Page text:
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Proc Natl Acad Sci U S A. 2018 Feb 27;115(9):E2085-E2094. doi: 10.1073/pnas.1707887115. Epub 2018 Feb 12.

Suppression of RGSz1 function optimizes the actions of opioid analgesics by mechanisms that involve the Wnt/β-catenin pathway.

Author information

1
Fishberg Department of Neuroscience, Icahn School of Medicine at Mount Sinai, New York, NY 10029.
2
Friedman Brain Institute, Icahn School of Medicine at Mount Sinai, New York, NY 10029.
3
Department of Basic Sciences, University of Crete Medical School, 71003 Heraklion, Greece.
4
Gene Delivery Technology Core, Massachusetts General Hospital, MA 01239.
5
Cure Huntington's Disease Initiative (CHDI) Foundation, Princeton, NJ 08540.
6
Department of Psychiatry, Icahn School of Medicine at Mount Sinai, New York, NY 10029.
7
Department of Pharmacology, University of Texas Southwestern Medical Center, Dallas, TX 75390.
8
Green Center for Systems Biology, University of Texas Southwestern Medical Center, Dallas, TX 75390.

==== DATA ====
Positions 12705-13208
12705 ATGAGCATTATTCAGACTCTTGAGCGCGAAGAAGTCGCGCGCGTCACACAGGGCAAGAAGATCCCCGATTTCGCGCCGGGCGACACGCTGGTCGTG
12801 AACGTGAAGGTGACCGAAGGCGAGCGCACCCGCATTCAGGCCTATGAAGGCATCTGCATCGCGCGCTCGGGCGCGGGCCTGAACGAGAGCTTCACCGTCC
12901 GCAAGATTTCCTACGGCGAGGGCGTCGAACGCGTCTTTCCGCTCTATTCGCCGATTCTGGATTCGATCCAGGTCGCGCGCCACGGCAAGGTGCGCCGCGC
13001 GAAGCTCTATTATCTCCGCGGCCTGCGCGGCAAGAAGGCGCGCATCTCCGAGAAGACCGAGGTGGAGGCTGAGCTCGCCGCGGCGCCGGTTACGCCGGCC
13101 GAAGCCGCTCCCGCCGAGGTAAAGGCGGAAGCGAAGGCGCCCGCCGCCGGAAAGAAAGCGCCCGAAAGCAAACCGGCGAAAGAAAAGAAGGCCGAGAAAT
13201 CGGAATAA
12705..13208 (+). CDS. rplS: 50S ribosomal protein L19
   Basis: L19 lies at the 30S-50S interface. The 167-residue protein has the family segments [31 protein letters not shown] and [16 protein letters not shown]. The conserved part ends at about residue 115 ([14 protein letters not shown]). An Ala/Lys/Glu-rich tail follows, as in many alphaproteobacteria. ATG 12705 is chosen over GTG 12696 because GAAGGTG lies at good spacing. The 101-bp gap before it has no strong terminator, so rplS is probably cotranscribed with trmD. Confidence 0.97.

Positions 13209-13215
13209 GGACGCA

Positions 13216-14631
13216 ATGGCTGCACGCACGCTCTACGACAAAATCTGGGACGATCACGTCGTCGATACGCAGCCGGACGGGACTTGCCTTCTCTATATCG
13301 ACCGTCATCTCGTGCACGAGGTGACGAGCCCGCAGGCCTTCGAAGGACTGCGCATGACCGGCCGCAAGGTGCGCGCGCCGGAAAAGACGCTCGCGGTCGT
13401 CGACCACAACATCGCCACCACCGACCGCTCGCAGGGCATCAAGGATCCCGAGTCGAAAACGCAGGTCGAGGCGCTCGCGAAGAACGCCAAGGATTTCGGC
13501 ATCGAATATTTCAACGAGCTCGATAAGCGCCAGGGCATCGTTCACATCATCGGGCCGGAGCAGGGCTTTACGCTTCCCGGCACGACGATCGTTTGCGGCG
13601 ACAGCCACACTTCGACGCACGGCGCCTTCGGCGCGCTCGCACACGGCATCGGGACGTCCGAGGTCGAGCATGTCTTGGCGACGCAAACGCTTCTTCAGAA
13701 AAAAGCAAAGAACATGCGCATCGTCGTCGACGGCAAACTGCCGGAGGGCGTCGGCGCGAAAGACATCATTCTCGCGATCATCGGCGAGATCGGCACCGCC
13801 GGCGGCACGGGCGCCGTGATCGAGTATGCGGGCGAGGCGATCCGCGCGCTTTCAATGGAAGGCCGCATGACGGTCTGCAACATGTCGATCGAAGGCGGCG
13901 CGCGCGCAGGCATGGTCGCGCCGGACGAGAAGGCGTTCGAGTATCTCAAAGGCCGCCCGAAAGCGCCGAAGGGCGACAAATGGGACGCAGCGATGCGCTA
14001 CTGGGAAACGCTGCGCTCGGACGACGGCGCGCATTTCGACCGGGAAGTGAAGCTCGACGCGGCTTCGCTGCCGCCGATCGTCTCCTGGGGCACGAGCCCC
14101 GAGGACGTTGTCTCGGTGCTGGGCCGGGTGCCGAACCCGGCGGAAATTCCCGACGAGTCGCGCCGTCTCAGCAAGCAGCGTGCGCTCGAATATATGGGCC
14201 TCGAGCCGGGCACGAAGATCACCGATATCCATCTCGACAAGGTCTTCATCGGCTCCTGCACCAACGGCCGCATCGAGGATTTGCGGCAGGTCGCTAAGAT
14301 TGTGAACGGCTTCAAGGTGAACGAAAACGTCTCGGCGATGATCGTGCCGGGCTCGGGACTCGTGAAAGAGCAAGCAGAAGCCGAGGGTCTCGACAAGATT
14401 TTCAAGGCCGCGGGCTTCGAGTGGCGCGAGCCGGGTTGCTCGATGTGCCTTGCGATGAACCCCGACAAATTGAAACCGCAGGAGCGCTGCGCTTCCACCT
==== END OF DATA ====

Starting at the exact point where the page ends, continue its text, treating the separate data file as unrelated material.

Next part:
9
Fishberg Department of Neuroscience, Icahn School of Medicine at Mount Sinai, New York, NY 10029; venetia.zachariou@mssm.edu.

Abstract

Regulator of G protein signaling z1 (RGSz1), a member of the RGS family of proteins, is present in several networks expressing mu opioid receptors (MOPRs). By using genetic mouse models for global or brain region-targeted manipulations of RGSz1 expression, we demonstrated that the suppression of RGSz1 function increases the analgesic efficacy of MOPR agonists in male and female mice and delays the development of morphine tolerance while decreasing the sensitivity to rewarding and locomotor activating effects. Using biochemical assays and next-generation RNA sequencing, we identified a key role of RGSz1 in the periaqueductal gray (PAG) in morphine tolerance. Chronic morphine administration promotes RGSz1 activity in the PAG, which in turn modulates transcription mediated by the Wnt/β-catenin signaling pathway to promote analgesic tolerance to morphine. Conversely, the suppression of RGSz1 function stabilizes Axin2-Gαz complexes near the membrane and promotes β-catenin activation, thereby delaying the development of analgesic tolerance. These data show that the regulation of RGS complexes, particularly those involving RGSz1-Gαz, represents a promising target for optimizing the analgesic actions of opioids without increasing the risk of dependence or addiction.

KEYWORDS:

G proteins; RNA sequencing; analgesia; morphine; periaqueductal gray

PMID:
29440403
PMCID:
PMC5834666
DOI:
10.1073/pnas.1707887115
[Indexed for MEDLINE]
Free PMC Article

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